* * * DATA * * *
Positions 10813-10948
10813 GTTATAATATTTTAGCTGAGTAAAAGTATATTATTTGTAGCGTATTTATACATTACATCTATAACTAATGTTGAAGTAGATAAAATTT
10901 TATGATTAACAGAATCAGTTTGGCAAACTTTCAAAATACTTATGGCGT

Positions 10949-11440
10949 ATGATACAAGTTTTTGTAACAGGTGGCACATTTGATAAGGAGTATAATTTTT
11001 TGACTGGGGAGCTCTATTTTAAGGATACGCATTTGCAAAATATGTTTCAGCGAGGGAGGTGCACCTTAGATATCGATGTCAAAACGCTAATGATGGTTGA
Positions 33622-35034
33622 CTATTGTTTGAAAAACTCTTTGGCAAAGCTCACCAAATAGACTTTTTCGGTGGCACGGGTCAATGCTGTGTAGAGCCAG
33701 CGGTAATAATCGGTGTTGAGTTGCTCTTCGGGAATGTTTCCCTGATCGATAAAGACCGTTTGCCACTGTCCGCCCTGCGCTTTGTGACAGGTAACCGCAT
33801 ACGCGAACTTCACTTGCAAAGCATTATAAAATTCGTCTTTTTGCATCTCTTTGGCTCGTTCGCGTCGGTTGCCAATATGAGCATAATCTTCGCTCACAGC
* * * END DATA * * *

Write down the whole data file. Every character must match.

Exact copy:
Positions 10813-10948
10813 GTTATAATATTTTAGCTGAGTAAAAGTATATTATTTGTAGCGTATTTATACATTACATCTATAACTAATGTTGAAGTAGATAAAATTT
10901 TATGATTAACAGAATCAGTTTGGCAAACTTTCAAAATACTTATGGCGT

Positions 10949-11440
10949 ATGATACAAGTTTTTGTAACAGGTGGCACATTTGATAAGGAGTATAATTTTT
11001 TGACTGGGGAGCTCTATTTTAAGGATACGCATTTGCAAAATATGTTTCAGCGAGGGAGGTGCACCTTAGATATCGATGTCAAAACGCTAATGATGGTTGA
Positions 33622-35034
33622 CTATTGTTTGAAAAACTCTTTGGCAAAGCTCACCAAATAGACTTTTTCGGTGGCACGGGTCAATGCTGTGTAGAGCCAG
33701 CGGTAATAATCGGTGTTGAGTTGCTCTTCGGGAATGTTTCCCTGATCGATAAAGACCGTTTGCCACTGTCCGCCCTGCGCTTTGTGACAGGTAACCGCAT
33801 ACGCGAACTTCACTTGCAAAGCATTATAAAATTCGTCTTTTTGCATCTCTTTGGCTCGTTCGCGTCGGTTGCCAATATGAGCATAATCTTCGCTCACAGC